Budapest (MTI) – Imre Pozsgay, a key figure in Hungary’s transition to democracy, died at the age of 82, his family told MTI on Friday.
Born in 1933, Pozsgay had a career in the Kádár era, and served as minister of culture and then also of education between 1976 and 1982. He was minister of state at the time of the political regime change, and as such, made his famous announcement in January 1989 that the 1956 revolt was a “popular uprising” rather than a counter-revolution, as described by communist historians. The announcement, which elicited a strong reaction, questioned the legitimacy of the entire system and contributed to its dismantling.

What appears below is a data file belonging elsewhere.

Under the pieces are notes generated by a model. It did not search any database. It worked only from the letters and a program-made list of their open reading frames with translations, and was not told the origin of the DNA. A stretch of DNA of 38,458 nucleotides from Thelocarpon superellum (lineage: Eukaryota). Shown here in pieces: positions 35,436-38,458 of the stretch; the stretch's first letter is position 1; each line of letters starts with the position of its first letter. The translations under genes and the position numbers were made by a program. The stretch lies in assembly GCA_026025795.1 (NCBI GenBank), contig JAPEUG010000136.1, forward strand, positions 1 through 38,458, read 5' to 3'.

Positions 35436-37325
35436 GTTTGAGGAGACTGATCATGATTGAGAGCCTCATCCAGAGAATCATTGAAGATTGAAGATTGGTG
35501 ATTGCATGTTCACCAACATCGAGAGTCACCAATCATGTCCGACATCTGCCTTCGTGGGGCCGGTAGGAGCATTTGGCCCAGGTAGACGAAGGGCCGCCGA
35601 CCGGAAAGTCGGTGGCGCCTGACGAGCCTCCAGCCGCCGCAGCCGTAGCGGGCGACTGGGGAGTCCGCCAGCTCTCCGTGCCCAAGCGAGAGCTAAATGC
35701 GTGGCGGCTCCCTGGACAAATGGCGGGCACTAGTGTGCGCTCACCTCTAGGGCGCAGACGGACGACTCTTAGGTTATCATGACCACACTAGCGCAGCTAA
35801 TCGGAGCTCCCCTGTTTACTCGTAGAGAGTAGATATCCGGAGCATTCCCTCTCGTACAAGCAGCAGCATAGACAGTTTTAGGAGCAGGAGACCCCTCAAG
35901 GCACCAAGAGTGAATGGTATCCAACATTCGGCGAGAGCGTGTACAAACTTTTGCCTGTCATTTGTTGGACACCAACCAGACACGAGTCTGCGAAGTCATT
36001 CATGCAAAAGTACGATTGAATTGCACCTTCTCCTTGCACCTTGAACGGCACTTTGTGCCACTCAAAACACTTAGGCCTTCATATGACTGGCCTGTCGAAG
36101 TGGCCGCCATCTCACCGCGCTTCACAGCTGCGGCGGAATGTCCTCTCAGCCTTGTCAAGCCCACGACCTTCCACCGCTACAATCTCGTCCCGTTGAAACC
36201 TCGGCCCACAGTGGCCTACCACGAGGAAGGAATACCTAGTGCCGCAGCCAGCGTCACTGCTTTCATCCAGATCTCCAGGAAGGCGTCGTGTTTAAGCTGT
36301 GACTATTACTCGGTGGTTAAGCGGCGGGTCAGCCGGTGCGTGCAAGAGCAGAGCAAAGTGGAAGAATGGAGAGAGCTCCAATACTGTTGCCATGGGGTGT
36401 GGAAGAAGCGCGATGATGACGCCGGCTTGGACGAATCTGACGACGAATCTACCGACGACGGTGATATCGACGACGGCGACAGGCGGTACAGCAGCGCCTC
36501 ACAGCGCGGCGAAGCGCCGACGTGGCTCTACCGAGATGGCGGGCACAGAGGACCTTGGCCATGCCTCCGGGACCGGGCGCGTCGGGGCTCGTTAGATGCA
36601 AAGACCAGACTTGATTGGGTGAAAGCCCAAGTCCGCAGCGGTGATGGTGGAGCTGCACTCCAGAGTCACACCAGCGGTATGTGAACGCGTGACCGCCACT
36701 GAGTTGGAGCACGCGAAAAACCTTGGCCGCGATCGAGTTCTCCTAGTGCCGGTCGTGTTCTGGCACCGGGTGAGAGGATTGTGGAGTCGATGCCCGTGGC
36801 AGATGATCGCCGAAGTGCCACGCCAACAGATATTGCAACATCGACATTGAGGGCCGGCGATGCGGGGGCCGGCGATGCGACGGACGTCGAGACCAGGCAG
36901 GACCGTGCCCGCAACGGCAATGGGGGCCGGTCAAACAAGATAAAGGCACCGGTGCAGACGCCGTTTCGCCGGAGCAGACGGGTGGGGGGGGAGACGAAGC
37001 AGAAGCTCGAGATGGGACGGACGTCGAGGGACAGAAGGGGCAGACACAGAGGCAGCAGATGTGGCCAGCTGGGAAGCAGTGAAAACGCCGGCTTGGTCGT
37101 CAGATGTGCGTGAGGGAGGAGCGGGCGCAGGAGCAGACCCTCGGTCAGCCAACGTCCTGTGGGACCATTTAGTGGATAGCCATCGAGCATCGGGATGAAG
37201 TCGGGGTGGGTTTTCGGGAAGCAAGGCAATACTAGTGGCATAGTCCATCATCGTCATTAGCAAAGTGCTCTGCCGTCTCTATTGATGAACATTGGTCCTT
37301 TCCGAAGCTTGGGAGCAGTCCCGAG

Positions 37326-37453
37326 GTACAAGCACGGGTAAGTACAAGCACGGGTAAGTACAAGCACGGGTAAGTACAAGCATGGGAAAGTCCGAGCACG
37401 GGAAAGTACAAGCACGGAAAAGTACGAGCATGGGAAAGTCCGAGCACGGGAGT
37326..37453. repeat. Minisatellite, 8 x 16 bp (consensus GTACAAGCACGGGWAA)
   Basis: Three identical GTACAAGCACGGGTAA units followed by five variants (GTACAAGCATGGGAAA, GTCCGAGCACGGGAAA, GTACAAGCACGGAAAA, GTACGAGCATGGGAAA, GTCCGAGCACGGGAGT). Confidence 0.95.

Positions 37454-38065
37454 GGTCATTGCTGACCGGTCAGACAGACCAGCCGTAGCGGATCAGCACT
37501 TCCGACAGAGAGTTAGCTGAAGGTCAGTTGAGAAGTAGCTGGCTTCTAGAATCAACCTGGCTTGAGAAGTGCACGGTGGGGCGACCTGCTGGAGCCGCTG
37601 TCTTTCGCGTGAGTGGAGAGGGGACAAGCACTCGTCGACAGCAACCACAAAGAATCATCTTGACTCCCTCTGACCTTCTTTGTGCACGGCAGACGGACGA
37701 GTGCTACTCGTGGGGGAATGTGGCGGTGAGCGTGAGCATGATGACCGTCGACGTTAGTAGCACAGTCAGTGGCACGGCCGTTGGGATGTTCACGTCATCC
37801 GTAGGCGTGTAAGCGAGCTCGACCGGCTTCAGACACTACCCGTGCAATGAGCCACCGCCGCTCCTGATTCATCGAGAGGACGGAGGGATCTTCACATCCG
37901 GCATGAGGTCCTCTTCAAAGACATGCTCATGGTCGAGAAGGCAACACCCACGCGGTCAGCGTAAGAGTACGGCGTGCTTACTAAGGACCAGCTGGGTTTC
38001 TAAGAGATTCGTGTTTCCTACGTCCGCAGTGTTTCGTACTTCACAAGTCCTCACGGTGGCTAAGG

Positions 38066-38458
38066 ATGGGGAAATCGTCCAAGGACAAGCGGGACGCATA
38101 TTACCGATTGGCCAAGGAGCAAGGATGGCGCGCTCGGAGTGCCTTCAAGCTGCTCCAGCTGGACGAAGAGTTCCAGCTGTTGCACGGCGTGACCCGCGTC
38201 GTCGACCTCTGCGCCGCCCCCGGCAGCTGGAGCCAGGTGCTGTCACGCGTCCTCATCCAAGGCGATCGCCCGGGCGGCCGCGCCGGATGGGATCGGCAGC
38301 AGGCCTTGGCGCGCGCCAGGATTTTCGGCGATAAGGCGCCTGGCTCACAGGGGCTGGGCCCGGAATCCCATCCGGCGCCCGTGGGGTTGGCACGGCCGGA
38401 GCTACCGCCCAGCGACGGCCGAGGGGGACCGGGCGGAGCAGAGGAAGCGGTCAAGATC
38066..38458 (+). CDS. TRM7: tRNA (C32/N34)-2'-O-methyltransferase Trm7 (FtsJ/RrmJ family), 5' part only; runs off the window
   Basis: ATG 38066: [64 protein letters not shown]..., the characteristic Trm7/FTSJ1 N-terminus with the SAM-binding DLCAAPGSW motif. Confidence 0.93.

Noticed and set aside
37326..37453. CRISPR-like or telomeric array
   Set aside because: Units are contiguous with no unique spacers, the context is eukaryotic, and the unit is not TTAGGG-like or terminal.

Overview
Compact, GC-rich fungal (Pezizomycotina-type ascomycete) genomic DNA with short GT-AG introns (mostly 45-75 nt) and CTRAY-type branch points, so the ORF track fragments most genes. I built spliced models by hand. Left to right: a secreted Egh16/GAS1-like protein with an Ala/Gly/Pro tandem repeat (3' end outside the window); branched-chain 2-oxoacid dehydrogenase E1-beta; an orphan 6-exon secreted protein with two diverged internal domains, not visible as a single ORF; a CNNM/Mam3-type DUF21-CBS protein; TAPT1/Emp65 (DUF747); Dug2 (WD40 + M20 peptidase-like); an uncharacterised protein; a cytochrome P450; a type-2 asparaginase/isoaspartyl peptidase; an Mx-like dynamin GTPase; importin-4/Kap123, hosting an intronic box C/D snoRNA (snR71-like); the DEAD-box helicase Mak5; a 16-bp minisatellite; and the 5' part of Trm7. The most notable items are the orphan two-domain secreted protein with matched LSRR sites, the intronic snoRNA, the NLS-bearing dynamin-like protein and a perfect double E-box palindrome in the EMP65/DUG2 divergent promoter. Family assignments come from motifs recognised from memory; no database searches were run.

In August 1989, he attended the Pan-European Picnic, which enabled hundreds of East German refugees to escape to the West and paved the way for the lifting of the Iron Curtain.
Pozsgay quitted his Socialist Party in 1990, but stayed an independent member of the new, democratic parliament up to 1994.
In 2005 Pozsgay was a member of the National Consultation Council, set up by then opposition leader Viktor Orbán. In 2010, he was asked to contribute to the drafting of Hungary’s new constitution.
In a statement, the government voiced its condolences over Pozsgay’s death, and noted his “inevitable” role in the political regime change. It referred to Pozsgay as a politician who, “despite his major role in the Communist and Socialist parties, had a commitment to the future of the country and its people”.
“We pay tribute to Imre Pozsgay and share the bereavement of his family,” the statement said.